Verizon has filed its request to the FCC to discontinue copper service in certain communities on Fire Island, NY and the Barrier Island of NJ, as required by Section 214(a) and 47 C.F.R. 63.71. You can find a copy here. At some point, the FCC will put this out on Public Notice and then folks can file objections if they want.
In some ways, this is a little thing impacting only a few communities. In other ways, it is a very big deal. If there is a single moment to point to and say “This is it! This is The Day We Started To Shut Down The Phone Network,” that day is today. With this little routine barely noticed filing for an administrative procedure that impacts a handful of communities.
Why? Because for the first time, the local phone company has said “once the old copper lines come down, they are not coming back — ever. We are out of the traditional phone service on Fire Island and Barrier Island and no one else is going to provide it either.”
Yes, there are other services that will sell you voice service. They will tell you its a phone. Each of these does many things the old phone system does, and most of these services do amazing things the old phone system could never do.
But like any transition — especially one that rests on a social contract people have relied upon for 100 years — we must expect a lot of disruption as well as anticipate the potential benefits. Verizon should not need to maintain an increasingly expensive and antiquated copper network until the end of time. Nor should they be required to rebuild copper they expect to shut down again in a few years time.
At the same time, we don’t just throw people under the bus — or send them suddenly scrambling for expensive alternatives. I’ve objected before to the way Verizon has moved forward with Voice Link because Sandy victims should not be guinea pigs for Voice Link’s first ever mass deployment. At Public Knowledge, we’ve also had some concerns about what Verizon says Voice Link doesn’t do that the old copper service did do. Some of these can be addressed relatively easily, and Verizon has stated publicly it is working on improvements in things like battery life and using commercially available double AA batteries. Services that are considered vitally important by some communities, such as the ability to use international calling cards and receive collect calls, would require more work.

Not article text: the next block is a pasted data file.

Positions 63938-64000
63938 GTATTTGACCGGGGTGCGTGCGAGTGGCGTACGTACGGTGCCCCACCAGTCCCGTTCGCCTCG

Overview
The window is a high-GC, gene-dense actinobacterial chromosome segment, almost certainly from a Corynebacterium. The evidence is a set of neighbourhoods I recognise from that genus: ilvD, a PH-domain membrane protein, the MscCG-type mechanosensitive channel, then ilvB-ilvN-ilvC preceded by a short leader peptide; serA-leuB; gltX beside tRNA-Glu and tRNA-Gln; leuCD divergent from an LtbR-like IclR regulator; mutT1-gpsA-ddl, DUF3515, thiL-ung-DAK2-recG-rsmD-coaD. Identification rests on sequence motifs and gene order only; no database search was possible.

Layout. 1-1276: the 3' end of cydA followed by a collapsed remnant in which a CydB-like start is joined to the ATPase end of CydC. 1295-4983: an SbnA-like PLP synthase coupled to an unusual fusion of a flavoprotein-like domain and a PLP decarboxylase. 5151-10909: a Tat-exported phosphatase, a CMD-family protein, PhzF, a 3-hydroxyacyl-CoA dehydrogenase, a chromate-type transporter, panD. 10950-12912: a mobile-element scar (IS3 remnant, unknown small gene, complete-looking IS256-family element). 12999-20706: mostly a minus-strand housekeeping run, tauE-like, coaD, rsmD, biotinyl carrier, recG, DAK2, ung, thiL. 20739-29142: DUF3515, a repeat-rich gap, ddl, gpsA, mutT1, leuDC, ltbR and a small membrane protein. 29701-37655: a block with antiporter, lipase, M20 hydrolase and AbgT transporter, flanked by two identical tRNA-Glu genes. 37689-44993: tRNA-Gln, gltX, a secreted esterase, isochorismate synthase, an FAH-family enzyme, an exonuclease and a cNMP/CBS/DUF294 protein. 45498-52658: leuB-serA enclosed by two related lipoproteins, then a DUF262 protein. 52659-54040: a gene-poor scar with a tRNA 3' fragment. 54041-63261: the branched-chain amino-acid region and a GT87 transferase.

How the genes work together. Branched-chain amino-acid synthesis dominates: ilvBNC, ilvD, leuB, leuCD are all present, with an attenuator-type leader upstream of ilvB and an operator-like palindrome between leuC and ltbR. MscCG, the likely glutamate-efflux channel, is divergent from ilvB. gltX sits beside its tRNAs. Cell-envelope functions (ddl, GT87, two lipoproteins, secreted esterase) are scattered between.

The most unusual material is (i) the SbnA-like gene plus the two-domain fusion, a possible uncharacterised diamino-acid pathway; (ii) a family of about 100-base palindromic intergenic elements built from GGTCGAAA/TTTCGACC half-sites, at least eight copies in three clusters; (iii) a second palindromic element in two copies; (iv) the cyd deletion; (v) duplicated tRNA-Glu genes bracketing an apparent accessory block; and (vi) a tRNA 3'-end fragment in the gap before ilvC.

The question isn’t whether we transition the phone system or don’t. The question is how we transition. This is why my employer Public Knowledge has supported using a Framework of Five Fundamental Principles to guide the transition: Service to All Americans, Consumer Protection, Reliability, Public Safety, and Competition. This is why we have supported AT&T’s call to engage in dialog on the transition, and endorsed the idea of carefully conducted technical trials that protect consumers and genuinely inform the process.
As the FCC and state regulators evaluate Verizon’s application to end copper wire service entirely and replace it with Voice Link, it should evaluate Voice Link under the Five Fundamentals Framework. Does Voice Link provide adequate service to all members of the community, including the poor and vulnerable who have depended most heavily on the “copper safety net” of the old phone system? Does it adequately protect consumers? Will it function reliably in an emergency? And what are the implications for competition?
Above all else, the transition of the phone system and the end of the old copper network must not be a step backward. Handled properly, the transition can benefit everyone. There is nothing magical about copper. All the fundamental principles we have relied on for 100 years — service to all Americans, consumer protection, reliability, public safety, and competition — were the result of deliberate policy choices. We can maintain these principles as we move forward to new wireless and IP-based networks, or we can chose to discard them.
Verizon and AT&T, understandably, have stressed everything we have to gain from the networks of the 21st Century. It falls to the regulators — and the public that holds them accountable — to make sure these gains do not come by sacrificing the poorest and most vulnerable.
Stay tuned . . . .